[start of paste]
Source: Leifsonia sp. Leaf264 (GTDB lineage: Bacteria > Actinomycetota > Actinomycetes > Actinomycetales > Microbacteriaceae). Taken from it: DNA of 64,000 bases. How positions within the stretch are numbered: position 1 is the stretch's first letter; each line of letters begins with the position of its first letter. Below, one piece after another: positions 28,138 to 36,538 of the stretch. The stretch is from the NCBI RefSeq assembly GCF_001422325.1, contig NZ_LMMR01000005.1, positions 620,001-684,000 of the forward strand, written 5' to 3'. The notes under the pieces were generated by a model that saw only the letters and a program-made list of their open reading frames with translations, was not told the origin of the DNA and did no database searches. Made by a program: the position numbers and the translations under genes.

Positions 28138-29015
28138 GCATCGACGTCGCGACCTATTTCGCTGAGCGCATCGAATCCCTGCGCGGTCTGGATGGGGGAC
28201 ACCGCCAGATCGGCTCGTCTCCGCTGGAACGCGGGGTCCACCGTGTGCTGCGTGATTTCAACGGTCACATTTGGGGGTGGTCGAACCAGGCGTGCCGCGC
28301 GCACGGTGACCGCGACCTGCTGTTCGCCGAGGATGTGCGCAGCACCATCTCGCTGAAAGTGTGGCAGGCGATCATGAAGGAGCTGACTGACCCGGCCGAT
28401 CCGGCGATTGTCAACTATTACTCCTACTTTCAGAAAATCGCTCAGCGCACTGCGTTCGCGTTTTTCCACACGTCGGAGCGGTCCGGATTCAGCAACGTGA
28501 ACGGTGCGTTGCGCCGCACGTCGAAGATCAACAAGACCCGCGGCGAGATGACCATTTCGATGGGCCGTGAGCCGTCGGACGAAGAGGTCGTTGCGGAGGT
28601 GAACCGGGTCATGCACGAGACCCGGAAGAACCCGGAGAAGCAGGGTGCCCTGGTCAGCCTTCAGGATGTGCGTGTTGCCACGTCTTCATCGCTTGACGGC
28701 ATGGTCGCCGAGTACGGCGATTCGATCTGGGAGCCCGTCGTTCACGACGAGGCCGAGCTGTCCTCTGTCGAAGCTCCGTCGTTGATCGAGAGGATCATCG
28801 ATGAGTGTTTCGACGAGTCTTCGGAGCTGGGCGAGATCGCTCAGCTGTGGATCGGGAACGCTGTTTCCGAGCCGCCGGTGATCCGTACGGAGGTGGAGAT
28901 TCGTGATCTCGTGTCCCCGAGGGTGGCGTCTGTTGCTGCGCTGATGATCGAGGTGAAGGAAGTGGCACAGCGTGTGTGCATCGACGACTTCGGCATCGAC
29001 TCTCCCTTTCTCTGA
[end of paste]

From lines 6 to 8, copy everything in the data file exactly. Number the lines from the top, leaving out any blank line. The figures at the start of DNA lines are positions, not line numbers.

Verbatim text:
28401 CCGGCGATTGTCAACTATTACTCCTACTTTCAGAAAATCGCTCAGCGCACTGCGTTCGCGTTTTTCCACACGTCGGAGCGGTCCGGATTCAGCAACGTGA
28501 ACGGTGCGTTGCGCCGCACGTCGAAGATCAACAAGACCCGCGGCGAGATGACCATTTCGATGGGCCGTGAGCCGTCGGACGAAGAGGTCGTTGCGGAGGT
28601 GAACCGGGTCATGCACGAGACCCGGAAGAACCCGGAGAAGCAGGGTGCCCTGGTCAGCCTTCAGGATGTGCGTGTTGCCACGTCTTCATCGCTTGACGGC